In 40 years of operation, Able ARTS Work has never quite found the right home for its services—but the organization is working to finally change that.
The nonprofit, which provides art services to individuals with disabilities, purchased a new home this past spring at 3841 Atlantic Ave. for $2.5 million. Now, work is underway to turn the one-story, 7,000-square-foot building into the ideal space for the organization and its clients.
While the folks behind the organization previously announced that they hoped to begin renovation work in August, there have been some delays, primarily due to the fallout of the COVID-19 pandemic. Now, Able ARTS Work is looking to kick off the construction some time this month.
In the meantime, fundraising—which made the building’s purchase possible—continues.
Able ARTS Work’s CEO and founder Helen Dolas has planned a total of three fundraising rounds associated with the project. The first, which began in November 2020 and included a $1 million grant from the John Gogian Family Foundation, provided the money for a $1.25 million down payment, half the property’s price.
The second round, which is currently underway, seeks $1 million for renovations, but only $40,000 has been raised so far. The organization hopes to complete and move into its new building by April and hopes to complete fundraising by the end of the organization’s fiscal year on June 30, with the organization’s reserves covering the costs as the fundraising is underway.
The move comes after decades of relocations. Each site had its own challenges, though high rent often topped the list. According to Dolas, rent is the organization’s second-largest operating expense.
Able ARTS Work’s journey began, 40 years ago, in the Veterans Park Recreation Center. But the lack of amenities—Dolas was forced to keep her office in a janitor’s closet, for example—wasn’t sustainable.
So Dolas and her team purchased a new property at 10th Street and Locust Avenue in 1988. This time, neighborhood safety was a primary concern, particularly given the community Able ARTS Work serves: Research shows people with disabilities are significantly more likely to be the victims of violent crimes than people without disabilities.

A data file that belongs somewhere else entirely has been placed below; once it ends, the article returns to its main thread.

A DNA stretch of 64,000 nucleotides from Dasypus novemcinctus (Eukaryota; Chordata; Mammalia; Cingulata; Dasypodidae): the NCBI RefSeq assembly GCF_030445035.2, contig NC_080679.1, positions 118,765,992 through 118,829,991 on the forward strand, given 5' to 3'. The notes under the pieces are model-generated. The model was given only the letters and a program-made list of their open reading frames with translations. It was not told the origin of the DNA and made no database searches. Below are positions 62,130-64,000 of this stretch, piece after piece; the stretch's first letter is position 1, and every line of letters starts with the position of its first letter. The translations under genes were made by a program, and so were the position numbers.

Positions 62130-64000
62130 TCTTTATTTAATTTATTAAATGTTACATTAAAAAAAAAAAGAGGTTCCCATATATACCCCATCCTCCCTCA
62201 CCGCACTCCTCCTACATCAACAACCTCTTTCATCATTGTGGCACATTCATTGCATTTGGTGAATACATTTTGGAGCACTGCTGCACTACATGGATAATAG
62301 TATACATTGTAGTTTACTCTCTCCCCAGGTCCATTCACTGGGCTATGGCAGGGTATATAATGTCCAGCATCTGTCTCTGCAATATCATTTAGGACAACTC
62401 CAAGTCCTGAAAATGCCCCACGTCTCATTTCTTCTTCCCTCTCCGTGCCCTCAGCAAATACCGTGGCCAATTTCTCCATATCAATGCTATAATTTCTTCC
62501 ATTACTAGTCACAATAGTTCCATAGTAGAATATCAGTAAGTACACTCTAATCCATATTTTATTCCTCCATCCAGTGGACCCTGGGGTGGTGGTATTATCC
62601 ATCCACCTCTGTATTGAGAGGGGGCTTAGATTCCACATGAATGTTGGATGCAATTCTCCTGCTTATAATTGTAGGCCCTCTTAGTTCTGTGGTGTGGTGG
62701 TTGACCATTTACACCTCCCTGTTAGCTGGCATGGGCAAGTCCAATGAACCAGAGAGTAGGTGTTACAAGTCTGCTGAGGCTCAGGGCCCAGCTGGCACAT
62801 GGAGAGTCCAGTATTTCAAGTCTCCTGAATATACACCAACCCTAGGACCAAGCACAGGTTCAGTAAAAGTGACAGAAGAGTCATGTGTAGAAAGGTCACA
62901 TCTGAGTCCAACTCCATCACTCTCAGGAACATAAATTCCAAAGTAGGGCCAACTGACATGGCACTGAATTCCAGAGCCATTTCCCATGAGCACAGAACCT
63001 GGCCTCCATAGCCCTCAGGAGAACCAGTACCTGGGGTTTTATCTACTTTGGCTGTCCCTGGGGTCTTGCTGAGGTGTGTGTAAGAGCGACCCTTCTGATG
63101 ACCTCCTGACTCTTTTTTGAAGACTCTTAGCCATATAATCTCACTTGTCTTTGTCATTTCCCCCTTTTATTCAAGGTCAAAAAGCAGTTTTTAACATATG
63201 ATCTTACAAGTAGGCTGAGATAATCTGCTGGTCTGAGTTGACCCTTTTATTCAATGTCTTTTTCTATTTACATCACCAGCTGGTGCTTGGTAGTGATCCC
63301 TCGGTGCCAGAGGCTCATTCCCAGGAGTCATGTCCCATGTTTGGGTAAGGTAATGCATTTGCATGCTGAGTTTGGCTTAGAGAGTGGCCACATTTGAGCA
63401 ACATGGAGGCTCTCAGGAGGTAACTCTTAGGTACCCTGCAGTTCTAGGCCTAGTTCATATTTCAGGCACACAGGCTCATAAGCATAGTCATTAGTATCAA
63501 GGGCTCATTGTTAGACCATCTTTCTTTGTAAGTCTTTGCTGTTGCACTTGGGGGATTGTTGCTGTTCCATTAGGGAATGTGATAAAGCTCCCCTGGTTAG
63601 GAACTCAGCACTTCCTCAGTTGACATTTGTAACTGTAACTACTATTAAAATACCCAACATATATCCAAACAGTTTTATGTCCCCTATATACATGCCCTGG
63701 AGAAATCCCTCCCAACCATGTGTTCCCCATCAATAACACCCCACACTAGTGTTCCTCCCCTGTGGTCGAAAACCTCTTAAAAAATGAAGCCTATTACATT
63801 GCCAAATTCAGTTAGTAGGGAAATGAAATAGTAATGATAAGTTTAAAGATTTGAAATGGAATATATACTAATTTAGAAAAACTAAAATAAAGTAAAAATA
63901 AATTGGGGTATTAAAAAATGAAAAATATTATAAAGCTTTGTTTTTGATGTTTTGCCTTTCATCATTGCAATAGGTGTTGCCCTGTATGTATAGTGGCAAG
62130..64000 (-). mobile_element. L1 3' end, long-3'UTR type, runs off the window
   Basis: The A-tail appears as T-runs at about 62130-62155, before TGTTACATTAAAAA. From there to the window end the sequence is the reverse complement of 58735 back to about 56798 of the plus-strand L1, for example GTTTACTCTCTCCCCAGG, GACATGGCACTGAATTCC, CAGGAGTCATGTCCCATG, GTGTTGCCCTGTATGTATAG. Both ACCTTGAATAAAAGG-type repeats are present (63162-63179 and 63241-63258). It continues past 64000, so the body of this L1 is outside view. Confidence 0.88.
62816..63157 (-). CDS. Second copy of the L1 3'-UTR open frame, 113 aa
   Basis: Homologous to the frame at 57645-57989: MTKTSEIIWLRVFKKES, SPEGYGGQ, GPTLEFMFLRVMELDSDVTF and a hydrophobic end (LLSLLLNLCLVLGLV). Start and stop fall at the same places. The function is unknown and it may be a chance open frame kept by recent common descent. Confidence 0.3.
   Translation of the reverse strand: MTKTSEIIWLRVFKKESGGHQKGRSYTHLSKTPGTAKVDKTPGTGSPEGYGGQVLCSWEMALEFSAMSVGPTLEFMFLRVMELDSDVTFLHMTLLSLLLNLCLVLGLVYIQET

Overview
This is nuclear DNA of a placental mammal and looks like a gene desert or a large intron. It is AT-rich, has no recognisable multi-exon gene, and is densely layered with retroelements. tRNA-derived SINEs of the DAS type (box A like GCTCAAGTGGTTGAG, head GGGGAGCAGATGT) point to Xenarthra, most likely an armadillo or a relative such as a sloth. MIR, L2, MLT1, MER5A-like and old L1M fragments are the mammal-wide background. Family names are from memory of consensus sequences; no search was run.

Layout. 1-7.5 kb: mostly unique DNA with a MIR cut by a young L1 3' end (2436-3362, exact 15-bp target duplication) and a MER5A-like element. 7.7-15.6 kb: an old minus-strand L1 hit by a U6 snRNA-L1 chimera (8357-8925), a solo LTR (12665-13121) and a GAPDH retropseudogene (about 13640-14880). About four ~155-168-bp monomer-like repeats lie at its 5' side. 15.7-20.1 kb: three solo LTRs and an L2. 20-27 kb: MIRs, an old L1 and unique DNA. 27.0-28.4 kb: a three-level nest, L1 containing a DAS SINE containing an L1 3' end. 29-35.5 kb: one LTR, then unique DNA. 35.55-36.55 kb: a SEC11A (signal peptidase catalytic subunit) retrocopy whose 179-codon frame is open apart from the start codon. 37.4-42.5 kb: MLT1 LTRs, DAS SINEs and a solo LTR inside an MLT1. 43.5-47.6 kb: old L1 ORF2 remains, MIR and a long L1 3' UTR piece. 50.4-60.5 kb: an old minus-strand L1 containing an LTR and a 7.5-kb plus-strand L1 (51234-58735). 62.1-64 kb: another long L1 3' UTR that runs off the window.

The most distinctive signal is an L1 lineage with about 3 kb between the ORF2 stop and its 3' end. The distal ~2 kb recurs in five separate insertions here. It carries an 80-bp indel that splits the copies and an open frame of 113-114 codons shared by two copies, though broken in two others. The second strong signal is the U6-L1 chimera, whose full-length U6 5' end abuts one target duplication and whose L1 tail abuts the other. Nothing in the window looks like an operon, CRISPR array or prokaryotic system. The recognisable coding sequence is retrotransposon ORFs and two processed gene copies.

The nonprofit has since called two other buildings home, but rent has continued to be a challenge, along with the fact that these sites did not have the dedicated spaces for services that Dolas hoped to provide.
Now, Dolas is optimistic that none of those old challenges will be an issue at the Atlantic Avenue building. Bixby Knolls serves as a safe, arts-focused community—an ideal environment for Able ARTS Work. Features like an accessible stage area and administrative offices for Dolas and her team are among the planned renovations for the building.
The inclusion of a clinical area for children to promote early childhood intervention and a new technology lab where people can be taught about podcasting and video creation are some of the other amenities the building will offer.
“Everything in the building is going to tell a story of accessibility and inclusion,” Dolas said. The reason “everything is being chosen will have to do with the story behind it, whether it’s a floor covering or an accessible bathroom.”
And as Able ARTS Work owns the building, the organization is slated to save around $76,000 in rental costs annually.
But the nonprofit needs to complete its current fundraising round to turn those plans into a reality. Dolas said the organization is eyeing several prominent sources of funding to reach the $1 million mark, the largest of which is a community grant from Rep. Alan Lowenthal. Able ARTS Work has submitted a request to Lowenthal’s office for $980,000 from the 2023 cycle.
The organization is also looking at other opportunities, like a $125,000 grant from the S. Mark Taper Foundation, as well as smaller private donations and contributions from community members or businesses.
As a perk for those who contribute, Able ARTS Work plans to install a donor wall in the finished building.
Once this round of fundraising has been completed, a third and final round will look to pay off the $1.25 million bank loan that was used to purchase the building, which Dolas said will likely take two-to-four years, once that phase begins.
It’s an ambitious, long-ranging plan, and the folks behind Able ARTS Work acknowledge there may be more delays beyond the pushed-back construction timeline. But contractor bids for the project are already out, and Dolas and her team believe the renovations can wrap up in March or April.